Signaling (telecommunications)

In telecommunication, signaling (signalling in British English) has the following meanings:

Signaling systems may be classified based on several principal characteristics.

In-band and out-of-band signaling

In the public switched telephone network (PSTN), in-band signaling is the exchange of call control information within the same channel that the telephone call itself is using. An example is dual-tone multi-frequency signaling (DTMF), which is used on most telephone lines to customer premises.

Out-of-band signaling is telecommunication signaling on a dedicated channel separate from that used for the telephone call. Out-of-band signaling has been used since Signaling System No. 6 (SS6) was introduced in the 1970s, and also in Signalling System No. 7 (SS7) in 1980 which became the standard for signaling among exchanges ever since.[1][2]

Line versus register signaling

Line signaling is concerned with conveying information on the state of the line or channel, such as on-hook, off-hook (answer supervision and disconnect supervision, together referred to as supervision), ringing current (alerting), and recall. In the middle 20th century, supervision signals on long-distance trunks in North America were usually inband, for example at 2600 Hz, necessitating a notch filter to prevent interference. Late in the century, all supervisory signals were out of band. With the advent of digital trunks, supervision signals are carried by robbed bits or other bits in the E1-carrier dedicated to signaling.

Register signaling is concerned with conveying addressing information, such as the calling and/or called telephone number. In the early days of telephony, with operator handling calls, the addressing formation is by voice as "Operator, connect me to Mr. Smith please". In the first half of the 20th century, addressing formation is done by using a rotary dial, which rapidly breaks the line current into pulses, with the number of pulses conveying the address. Finally, starting in the second half of the century, address signaling is by DTMF.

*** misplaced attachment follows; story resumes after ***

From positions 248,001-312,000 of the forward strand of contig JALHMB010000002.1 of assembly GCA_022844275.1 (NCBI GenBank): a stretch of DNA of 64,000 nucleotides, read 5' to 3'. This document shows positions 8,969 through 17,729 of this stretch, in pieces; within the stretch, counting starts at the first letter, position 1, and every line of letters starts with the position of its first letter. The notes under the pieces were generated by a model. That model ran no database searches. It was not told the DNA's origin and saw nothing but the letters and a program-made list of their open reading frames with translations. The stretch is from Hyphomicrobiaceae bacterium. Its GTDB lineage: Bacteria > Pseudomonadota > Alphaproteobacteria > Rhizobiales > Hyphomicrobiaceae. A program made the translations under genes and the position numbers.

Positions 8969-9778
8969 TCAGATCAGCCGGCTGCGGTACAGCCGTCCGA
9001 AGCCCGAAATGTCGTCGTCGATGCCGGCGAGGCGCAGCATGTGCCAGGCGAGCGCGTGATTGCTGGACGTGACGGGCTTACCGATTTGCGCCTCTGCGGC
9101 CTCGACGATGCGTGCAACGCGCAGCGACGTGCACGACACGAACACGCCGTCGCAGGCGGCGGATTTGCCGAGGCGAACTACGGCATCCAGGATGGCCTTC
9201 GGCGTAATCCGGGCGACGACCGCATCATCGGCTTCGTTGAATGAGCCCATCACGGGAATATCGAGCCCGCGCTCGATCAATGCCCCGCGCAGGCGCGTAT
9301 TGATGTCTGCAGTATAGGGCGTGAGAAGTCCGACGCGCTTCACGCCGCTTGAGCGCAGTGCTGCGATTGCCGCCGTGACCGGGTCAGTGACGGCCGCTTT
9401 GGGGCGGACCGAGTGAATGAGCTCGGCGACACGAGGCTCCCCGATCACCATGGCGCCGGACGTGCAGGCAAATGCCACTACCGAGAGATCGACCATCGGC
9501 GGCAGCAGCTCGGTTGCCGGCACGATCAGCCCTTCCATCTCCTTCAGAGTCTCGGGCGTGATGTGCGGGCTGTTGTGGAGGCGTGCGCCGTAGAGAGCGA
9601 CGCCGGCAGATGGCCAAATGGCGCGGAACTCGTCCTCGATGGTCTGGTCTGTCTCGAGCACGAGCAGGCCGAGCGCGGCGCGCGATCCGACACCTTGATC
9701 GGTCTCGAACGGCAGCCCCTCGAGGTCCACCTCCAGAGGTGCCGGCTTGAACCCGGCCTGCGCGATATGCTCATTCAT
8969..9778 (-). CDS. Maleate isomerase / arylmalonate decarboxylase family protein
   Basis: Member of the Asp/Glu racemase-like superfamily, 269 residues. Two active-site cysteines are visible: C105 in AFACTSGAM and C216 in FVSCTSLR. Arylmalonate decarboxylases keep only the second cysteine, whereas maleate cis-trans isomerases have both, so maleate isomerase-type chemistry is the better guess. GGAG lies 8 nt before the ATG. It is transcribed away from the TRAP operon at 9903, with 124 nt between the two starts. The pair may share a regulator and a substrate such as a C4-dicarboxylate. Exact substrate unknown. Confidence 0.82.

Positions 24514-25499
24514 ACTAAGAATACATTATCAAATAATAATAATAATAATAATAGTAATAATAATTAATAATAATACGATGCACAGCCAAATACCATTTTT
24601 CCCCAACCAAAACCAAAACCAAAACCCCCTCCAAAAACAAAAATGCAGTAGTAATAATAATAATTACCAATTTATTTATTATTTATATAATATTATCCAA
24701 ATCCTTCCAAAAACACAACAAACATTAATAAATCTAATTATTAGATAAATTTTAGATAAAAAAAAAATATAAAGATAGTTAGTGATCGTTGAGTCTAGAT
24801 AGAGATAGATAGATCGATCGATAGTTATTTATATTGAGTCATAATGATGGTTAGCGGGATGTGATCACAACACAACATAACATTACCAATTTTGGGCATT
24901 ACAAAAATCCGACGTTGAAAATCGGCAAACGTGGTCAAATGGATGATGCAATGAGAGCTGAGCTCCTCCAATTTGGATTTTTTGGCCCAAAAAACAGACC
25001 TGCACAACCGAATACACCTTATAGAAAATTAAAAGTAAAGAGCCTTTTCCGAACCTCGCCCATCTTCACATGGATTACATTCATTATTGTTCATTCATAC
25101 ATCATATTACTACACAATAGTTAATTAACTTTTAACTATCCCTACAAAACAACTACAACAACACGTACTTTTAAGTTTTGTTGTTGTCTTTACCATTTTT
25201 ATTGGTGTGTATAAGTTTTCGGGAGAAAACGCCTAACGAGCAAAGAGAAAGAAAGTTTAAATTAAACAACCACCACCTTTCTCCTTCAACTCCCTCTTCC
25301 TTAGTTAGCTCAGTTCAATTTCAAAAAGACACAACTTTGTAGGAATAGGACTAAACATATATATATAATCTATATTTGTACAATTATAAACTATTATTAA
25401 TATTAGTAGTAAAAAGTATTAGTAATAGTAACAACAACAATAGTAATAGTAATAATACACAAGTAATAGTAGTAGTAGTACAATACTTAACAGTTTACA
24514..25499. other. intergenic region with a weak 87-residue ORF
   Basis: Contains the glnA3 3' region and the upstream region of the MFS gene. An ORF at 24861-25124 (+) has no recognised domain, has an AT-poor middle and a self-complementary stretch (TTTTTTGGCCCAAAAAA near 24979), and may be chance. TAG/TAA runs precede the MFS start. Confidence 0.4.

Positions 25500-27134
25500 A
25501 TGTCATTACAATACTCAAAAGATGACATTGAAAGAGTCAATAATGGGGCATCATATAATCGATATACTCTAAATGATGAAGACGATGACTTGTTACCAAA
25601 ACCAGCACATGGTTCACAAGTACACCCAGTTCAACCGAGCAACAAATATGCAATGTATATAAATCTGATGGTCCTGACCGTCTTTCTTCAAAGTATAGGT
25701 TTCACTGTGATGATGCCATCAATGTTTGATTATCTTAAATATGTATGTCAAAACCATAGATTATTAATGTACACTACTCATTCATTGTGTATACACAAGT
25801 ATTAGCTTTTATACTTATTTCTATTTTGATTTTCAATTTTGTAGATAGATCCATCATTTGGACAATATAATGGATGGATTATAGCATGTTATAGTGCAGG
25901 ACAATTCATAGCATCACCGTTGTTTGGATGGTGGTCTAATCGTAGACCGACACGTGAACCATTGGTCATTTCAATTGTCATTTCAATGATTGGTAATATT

Channel-associated versus common-channel signaling

Channel-associated signaling (CAS) employs a signaling channel which is dedicated to a specific bearer channel.

Common-channel signaling (CCS) employs a signaling channel which conveys signaling information relating to multiple bearer channels. These bearer channels therefore have their signaling channel in common.

Compelled signaling

Compelled signaling refers to signaling where receipt of each signal from an originating register needs to be explicitly acknowledged before the next signal is able to be sent.[3]

Most forms of R2 register signaling are compelled (see R2 signaling), while R1 multi-frequency signaling is not.

The term is only relevant in the case of signaling systems that use discrete signals (e.g. a combination of tones to denote one digit), as opposed to signaling systems which are message-oriented (such as SS7 and ISDN Q.931) where each message is able to convey multiple items of formation (e.g. multiple digits of the called telephone number).

Subscriber versus trunk signaling

Subscriber signaling refers to signaling between the telephone and the telephone exchange. Trunk signaling is signaling between exchanges.


Every signaling system can be characterized along each of the above axes of classification. A few examples:

Whereas common-channel signaling systems are out-of-band by definition, and in-band signaling systems are also necessarily channel-associated, the above metering pulse example demonstrates that there exist channel-associated signaling systems which are out-of-band.

See also


  1. "Signaling in/out-of-band Definition". PC Magazine Encyclopedia. Retrieved 11 April 2012.
  2. Annabel Z. Dodd (2002). The Essential Guide to Telecommunications (3rd ed.). Prentice Hall PTR. p. 219. ISBN 0-13-064907-4.
  3. "compelled signaling". National Telecommunications and Information Administration. Retrieved 11 April 2012.
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